Obama wants to spend $53 billion on a mode of transportation few Americans use, yet his administration has performed no studies on the feasibility either of the entire system or of individual components, such as California's Corcoran-Borden or Florida's Orlando-Tampa high-speed rail lines.

Obama's goal is to give 80 percent of Americans access to high-speed rail by 2037.

High-speed rail is not faster, cheaper or easier than building more freeways or expanding the overburdened air traffic control system, services that users are generally prepared to pay for. Few transportation experts believe that passengers will be prepared to pay for high-speed rail.

Even on the heavily traveled Washington-Boston corridor, rail receives government subsidies and loses nonbusiness customers to buses. A ticket on a regional Amtrak train from Washington to New York this morning costs $147 (price of the faster Acela: $186), compared with $25 for Bolt Bus -- and the bus comes with free wireless.

Ticket prices for high-speed rail would be even more expensive, further limiting its customer base.

High-speed rail proponents have overstated its benefits. Transportation jobs can be created through expansion of highways, using private funding from tolls rather than taxpayer dollars. And high-speed rail is unlikely to relieve traffic jams, because they occur within cities, rather than outside them. 

High-speed rail is expensive, it reaches only small segments of the country, and it cannot substitute for most highways.

Building high-speed lines -- capable of speeds of 150 to 200 miles per hour -- on newly laid track, as well as incremental improvements in existing rail infrastructure, would cost between $250 billion and $500 billion, perhaps more. Obama's $53 billion would be just the start.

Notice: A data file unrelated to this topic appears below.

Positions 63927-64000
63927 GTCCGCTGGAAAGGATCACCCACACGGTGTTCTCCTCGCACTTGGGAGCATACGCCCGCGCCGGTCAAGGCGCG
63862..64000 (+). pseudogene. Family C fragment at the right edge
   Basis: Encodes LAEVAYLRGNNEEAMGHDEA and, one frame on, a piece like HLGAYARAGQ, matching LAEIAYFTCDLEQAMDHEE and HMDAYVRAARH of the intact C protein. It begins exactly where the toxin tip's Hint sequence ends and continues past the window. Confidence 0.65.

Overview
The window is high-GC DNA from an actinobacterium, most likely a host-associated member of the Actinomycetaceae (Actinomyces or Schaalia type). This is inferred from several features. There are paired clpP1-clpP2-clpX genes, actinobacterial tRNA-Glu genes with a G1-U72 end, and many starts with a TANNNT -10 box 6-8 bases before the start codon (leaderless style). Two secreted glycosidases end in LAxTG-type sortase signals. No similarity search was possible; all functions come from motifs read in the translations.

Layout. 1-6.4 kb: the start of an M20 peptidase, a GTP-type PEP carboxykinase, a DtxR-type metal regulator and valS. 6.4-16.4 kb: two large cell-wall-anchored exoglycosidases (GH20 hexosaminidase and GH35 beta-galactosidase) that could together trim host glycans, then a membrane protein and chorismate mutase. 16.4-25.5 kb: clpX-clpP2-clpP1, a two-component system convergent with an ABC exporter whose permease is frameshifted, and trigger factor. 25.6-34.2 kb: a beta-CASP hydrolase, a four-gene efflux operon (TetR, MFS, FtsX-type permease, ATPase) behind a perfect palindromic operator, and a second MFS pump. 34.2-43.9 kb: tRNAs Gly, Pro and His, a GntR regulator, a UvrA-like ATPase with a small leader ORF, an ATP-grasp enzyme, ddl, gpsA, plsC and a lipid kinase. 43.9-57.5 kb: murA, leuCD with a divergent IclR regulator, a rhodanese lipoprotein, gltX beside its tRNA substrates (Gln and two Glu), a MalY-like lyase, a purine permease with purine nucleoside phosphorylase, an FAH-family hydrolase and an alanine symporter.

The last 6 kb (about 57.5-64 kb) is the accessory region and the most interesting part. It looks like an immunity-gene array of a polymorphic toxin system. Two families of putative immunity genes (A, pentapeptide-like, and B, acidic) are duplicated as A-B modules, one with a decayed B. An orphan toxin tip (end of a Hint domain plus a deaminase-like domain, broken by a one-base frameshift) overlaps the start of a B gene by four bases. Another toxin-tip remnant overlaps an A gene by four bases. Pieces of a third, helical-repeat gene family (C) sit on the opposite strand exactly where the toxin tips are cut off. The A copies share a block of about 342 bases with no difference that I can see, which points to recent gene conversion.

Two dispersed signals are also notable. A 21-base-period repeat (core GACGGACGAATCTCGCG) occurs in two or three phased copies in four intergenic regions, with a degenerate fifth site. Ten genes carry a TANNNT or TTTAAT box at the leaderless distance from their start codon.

The New York Times editors wrote on Wednesday, "France, China, Brazil, even Russia, understand that high-speed rail is central to future development. Not Washington."

The Times must be desperate if it is looking to France and Russia as models for America. All these railroads benefit from substantial government subsidies, paid for by higher taxes that discourage economic activity.

Then, the Times cites New Jersey Gov. Chris Christie's request for $570 million to replace the 100-year Portal Bridge across the Hackensack River as evidence that he is in favor of high-speed rail.

But rail maintenance and building high-speed rail are very different. The deterioration of America's regular rail network is an argument against putting in a whole new high-speed rail system. Even regular rail is expensive to maintain.

Because trains cannot be quickly stopped, they need miles of empty space in front of them, but highways can carry more than 2,000 cars, or 1,000 buses, per lane per hour.

The lack of cost-benefit analysis shows that the federal government cannot be trusted to spend general revenues effectively on transportation. Republicans reduced 2011 high-speed rail funding by $2.9 billion from 2010 levels -- they should finish the job, and strike high-speed rail completely from the 2012 budget.

Examiner Columnist Diana Furchtgott-Roth, former chief economist at the U.S. Department of Labor, is a senior fellow at the Hudson Institute.

Read more at the Washington Examiner: